When implementing a managed healthcare intervention among a working population, evidence-based healthcare is critical. In the current study, the change of work posture of sewing-machine operators from seated to stand-up (the intervention) was managed within a physiotherapy and ergonomics programme (programme) in Johnson Controls Automotive S.A. (Pty) Ltd (company) without local evidence to guide the postural transition. The management of the intervention, implemented over a period of 4.5 years, presented the opportunity for a retrospective longitudinal study. The study determined the impact of the change in work posture on the incidence of work-related musculoskeletal disorders (WRMSDs) from June 2004 to January 2009 (period). The role of the physiotherapist in the programme was to deliver manual therapy to all sewing-machine operators with WRMSDs, and to provide a clinical - ergonomics service, as a member of a multidisciplinary team, to the company. The population of sewing-machine operators (n=123) was described in terms of personal factors (e.g. age, medical history, musculoskeletal history, and body mass index (BMI)), ergonomic risk factors (e.g. work posture, force and duration) and overall incidence of WRMSDs. The associations of risk factors (personal and ergonomic) with WRMSDs, and work posture with WRMSDs among sewing-machine operators were statistically determined. The majority of the population (97.6%) was female, with mean age 42.3± 8 years. At baseline, 17.9% were hypertensive, 3.3% had arthritis, 6.5% were diabetic, and the mean BMI was 29.7 kg/m² (22% of BMIs was normal). The largest proportion of the sewing-machine operators were sewing cloth and leather (79.7%) (compared to sewing cloth and vinyl), and the remainder performed forceful precision stitching (20.3%), including headrest covers, airbags and top stitching on the final product. Job rotation took place between forceful precision stitching and straight stitching (for 36.6% of the sewing-machine operators).p> The intervention was implemented within the study period. At baseline 100% of sewing machine operators were sewing in the seated work posture. Early in the study, 17.9% of them changed their work posture from seated to stand-up, 30.1% changed to the stand-up work posture in January 2007, and 34.9% a year later. The last 17.1% remained seated till the last year of the study period. From July 2008, 100% of the sewing-machine operators were sewing in the stand-up work posture. The results indicated two strong associations of risk factors and a change in work posture with WRMSDs. Obesity (specifically morbid obesity) was a personal risk factor for upper limb disorders and working in the stand-up work posture was protective for spinal disorders, compared to working in the seated work posture. Furthermore, the results indicated a high incidence of disorders (specifically of the spinal area and upper limb) during the first three months of the programme, as well as an increased incidence of lower leg disorders for the first and consecutive month of the change in work posture from seated to standing up. Lower limb disorders were specifically associated with obesity. The increase of lower limb disorders during the postural adaptation phase was temporary, and was addressed within the programme with proper shoe wear, silicone innersoles, supportive stockings and exercises. The combination proved to be effective in preventing and/or managing lower limb disorders. The outcome of the current study provided evidence on the incidence of WRMSDs, and associations between risk factors and work posture, and WRMSDs among sewing machine operators managed within the programme.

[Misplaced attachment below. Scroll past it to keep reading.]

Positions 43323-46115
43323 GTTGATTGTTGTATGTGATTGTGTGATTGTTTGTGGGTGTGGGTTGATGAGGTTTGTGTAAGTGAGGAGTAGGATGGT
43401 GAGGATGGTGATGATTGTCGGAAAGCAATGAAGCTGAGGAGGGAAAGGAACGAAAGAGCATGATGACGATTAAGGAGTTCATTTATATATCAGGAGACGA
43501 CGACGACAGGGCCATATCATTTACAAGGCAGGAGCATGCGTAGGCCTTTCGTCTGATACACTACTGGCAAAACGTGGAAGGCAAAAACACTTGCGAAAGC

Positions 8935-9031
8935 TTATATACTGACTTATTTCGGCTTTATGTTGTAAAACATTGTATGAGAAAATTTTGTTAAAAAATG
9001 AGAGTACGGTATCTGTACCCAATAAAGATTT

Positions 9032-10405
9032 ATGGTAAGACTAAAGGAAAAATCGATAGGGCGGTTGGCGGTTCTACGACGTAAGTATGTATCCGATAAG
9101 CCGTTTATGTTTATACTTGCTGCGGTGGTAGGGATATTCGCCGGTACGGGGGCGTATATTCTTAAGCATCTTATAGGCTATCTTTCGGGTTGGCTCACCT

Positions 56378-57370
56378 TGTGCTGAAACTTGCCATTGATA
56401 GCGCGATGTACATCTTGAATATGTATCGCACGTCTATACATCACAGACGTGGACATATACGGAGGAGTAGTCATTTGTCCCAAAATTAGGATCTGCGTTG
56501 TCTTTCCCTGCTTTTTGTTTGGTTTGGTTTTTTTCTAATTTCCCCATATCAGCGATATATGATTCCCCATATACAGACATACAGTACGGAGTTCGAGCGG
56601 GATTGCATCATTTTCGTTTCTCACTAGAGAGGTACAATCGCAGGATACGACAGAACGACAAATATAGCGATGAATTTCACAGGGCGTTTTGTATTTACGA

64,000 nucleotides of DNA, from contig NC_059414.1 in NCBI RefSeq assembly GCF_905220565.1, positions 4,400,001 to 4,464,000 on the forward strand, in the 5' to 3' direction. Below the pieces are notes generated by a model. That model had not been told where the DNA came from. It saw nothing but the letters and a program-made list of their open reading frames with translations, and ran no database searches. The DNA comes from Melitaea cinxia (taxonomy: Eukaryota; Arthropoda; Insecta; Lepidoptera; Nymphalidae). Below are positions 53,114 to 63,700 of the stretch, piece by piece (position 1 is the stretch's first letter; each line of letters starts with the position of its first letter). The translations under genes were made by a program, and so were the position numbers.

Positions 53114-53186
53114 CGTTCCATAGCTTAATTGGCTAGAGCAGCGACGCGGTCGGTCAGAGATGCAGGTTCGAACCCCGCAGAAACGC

Dissertation (MPhysT)--University of Pretoria, 2013.
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